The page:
Designing a Circuit
You should now have some basic understanding of series and parallel circuits, but there is one aspect that hasn't been addressed yet. Why use a series circuit versus a parallel circuit or a combination of the two? Well, you already know the answer if you think about the quirks of both series and parallel circuits.
Take the following example: You wish to attach some electronic component to a 12 volt car battery. What the component is does not really matter so we will call the component Z. Component Z comes with some specifications. It presents 4 ohms of resistance to the circuit, but more importantly, it requires a maximum voltage of 2 volts - any higher and the component might be damaged. So, how do you hook Z up to a car battery that is putting out 12 volts without damaging your component?
The key to the problem is that you need to reduce the voltage across component Z. You should remember from the earlier series circuit tutorial that placing resistors in series creates "voltage drops". This is a simple way to reduce the original twelve volts from the battery down to the two volts you want. Placing a resistor in series with component Z should do the trick. We'll call that resistor Rx. But how large should Rx be?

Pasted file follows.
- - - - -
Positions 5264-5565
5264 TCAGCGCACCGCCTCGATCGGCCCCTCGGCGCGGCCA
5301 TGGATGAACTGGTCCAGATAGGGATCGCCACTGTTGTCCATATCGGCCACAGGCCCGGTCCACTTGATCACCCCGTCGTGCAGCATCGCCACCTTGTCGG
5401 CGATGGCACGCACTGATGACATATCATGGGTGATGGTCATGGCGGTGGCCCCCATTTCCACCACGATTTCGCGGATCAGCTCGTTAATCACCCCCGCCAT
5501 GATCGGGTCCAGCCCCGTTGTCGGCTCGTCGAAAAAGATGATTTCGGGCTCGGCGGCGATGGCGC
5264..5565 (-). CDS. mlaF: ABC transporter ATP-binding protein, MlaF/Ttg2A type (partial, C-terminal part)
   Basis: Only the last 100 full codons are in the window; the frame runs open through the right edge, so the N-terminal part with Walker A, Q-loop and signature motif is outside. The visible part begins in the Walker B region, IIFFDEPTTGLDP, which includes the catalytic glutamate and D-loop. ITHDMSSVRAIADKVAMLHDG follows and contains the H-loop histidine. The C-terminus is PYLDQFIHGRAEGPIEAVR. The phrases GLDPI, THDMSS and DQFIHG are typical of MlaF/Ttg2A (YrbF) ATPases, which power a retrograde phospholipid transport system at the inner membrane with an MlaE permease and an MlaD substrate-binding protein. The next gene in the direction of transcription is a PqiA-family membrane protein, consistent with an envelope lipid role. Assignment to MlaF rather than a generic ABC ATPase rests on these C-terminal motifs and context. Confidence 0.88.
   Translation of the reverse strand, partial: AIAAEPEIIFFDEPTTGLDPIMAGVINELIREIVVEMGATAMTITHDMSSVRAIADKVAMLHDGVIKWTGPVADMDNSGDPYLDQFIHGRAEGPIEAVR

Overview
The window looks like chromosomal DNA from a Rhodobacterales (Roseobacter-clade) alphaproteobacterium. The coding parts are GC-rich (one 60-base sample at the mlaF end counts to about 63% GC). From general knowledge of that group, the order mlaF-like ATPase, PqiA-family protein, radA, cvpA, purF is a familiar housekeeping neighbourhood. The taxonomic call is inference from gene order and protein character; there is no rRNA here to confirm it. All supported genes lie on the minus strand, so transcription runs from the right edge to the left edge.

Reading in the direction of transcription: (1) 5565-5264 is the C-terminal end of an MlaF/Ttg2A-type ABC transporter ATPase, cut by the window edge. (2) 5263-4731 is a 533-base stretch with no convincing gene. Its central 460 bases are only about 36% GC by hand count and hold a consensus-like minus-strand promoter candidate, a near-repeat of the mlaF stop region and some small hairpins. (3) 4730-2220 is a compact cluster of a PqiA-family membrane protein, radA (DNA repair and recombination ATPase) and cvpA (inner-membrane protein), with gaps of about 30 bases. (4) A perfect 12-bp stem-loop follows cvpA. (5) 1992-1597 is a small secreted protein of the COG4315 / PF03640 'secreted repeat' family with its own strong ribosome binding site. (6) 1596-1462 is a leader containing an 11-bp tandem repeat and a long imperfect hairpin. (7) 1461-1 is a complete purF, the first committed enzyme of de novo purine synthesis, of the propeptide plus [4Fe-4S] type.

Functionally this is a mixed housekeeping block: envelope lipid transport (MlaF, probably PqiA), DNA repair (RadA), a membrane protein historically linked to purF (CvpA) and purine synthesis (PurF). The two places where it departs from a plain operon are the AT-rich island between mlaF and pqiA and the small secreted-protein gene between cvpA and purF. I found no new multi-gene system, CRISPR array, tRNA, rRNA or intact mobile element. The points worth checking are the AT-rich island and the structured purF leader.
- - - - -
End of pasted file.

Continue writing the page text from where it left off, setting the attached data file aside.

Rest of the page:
For the purpose of circuit analysis, we will treat component Z as a 4 ohm resistor called Rz. See figure Z above. First, we will focus on Rz. We know the voltage we want across Rz (2 volts) and we know the value of Rz (4 ohms). From this, we can use Ohm's Law to calculate the current across Rz. Using
Iz = Vz / Rz we get
Iz = 2 volts / 4 ohms = 0.5 amps. Since the current is the same in all parts of a series circuit, we now know the current for the entire circuit will be 0.5 amps.
Next, we focus on Rx. Since we only want two volts across Rz and the battery is supplying twelve volts, we need a voltage drop of ten volts across Rx (
12 volts − 2 volts = 10 volts). We now know the voltage across Rx (10 volts) and the current through Rx (0.5 amps), so all that is left is to use Ohm's Law once again to calculate the resistance value for Rx.
Rx = Vx / Ix = 10 volts / 0.5 amps = 20 ohms.
You have now designed a voltage divider circuit. If the scenario were changed slightly so that component Z had a restriction on the current passing through it instead of the voltage, you would redesign the circuit putting a resistor Ry in parallel with component Z instead of in series. This would create a "current drop" in the same way the series circuit created a voltage drop. You would then calculate the value of resistor Ry using the parallel circuit formulas. If you needed to restrict both the voltage and the current, then you would use a combination series-parallel circuit. Easy as 3.14159…, right?